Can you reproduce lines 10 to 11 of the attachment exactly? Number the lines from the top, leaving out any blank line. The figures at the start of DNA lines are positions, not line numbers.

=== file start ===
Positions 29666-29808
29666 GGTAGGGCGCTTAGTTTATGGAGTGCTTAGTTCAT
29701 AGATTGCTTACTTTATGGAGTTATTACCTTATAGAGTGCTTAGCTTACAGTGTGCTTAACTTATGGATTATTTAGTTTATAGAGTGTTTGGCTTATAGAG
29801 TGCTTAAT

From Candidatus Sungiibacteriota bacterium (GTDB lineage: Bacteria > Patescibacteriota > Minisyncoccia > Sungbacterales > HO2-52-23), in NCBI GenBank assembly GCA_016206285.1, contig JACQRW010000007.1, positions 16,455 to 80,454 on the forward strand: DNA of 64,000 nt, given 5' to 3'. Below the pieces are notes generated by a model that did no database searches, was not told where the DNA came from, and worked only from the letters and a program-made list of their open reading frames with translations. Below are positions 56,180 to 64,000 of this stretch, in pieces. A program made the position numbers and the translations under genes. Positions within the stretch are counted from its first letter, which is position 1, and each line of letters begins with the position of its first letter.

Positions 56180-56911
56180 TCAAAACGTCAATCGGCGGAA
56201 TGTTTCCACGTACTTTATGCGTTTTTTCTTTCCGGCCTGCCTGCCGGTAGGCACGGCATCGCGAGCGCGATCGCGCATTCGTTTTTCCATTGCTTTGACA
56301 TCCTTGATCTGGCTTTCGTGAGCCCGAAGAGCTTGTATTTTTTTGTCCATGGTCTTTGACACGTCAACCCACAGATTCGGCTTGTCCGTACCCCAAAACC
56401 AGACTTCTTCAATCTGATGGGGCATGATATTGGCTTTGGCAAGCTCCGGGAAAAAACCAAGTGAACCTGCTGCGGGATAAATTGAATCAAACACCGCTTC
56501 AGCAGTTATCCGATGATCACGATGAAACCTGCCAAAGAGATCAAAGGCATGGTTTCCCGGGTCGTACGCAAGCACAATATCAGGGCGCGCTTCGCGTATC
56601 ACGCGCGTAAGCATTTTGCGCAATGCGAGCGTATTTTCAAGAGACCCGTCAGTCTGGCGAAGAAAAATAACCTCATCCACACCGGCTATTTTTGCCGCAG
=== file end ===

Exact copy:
56401 AGACTTCTTCAATCTGATGGGGCATGATATTGGCTTTGGCAAGCTCCGGGAAAAAACCAAGTGAACCTGCTGCGGGATAAATTGAATCAAACACCGCTTC
56501 AGCAGTTATCCGATGATCACGATGAAACCTGCCAAAGAGATCAAAGGCATGGTTTCCCGGGTCGTACGCAAGCACAATATCAGGGCGCGCTTCGCGTATC